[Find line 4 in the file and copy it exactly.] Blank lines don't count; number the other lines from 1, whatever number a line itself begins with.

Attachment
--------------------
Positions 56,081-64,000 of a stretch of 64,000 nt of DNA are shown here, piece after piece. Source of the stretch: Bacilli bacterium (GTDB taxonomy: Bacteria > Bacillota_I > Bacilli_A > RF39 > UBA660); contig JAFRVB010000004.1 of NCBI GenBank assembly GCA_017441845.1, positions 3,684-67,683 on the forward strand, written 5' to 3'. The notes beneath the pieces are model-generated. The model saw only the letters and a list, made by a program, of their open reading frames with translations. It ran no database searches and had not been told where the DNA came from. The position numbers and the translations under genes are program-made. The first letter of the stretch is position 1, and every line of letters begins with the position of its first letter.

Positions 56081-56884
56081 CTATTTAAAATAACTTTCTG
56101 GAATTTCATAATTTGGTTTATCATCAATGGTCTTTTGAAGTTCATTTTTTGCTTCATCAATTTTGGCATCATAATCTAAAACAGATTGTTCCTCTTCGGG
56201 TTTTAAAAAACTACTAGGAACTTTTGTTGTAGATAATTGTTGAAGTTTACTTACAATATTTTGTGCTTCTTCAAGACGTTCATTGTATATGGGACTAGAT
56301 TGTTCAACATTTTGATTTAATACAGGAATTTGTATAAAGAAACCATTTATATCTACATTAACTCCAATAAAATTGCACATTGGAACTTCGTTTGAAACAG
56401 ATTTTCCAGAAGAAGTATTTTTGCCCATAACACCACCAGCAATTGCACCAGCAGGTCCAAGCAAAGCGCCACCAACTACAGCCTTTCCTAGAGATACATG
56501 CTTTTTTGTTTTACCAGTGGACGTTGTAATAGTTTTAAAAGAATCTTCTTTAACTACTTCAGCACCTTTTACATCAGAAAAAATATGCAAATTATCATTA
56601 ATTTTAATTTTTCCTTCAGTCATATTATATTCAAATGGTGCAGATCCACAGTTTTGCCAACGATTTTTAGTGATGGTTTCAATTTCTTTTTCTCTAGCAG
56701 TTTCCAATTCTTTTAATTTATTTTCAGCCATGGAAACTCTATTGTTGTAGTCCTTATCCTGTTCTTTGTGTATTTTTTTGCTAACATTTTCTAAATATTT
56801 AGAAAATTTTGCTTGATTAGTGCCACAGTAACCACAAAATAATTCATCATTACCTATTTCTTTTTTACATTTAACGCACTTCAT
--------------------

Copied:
56101 GAATTTCATAATTTGGTTTATCATCAATGGTCTTTTGAAGTTCATTTTTTGCTTCATCAATTTTGGCATCATAATCTAAAACAGATTGTTCCTCTTCGGG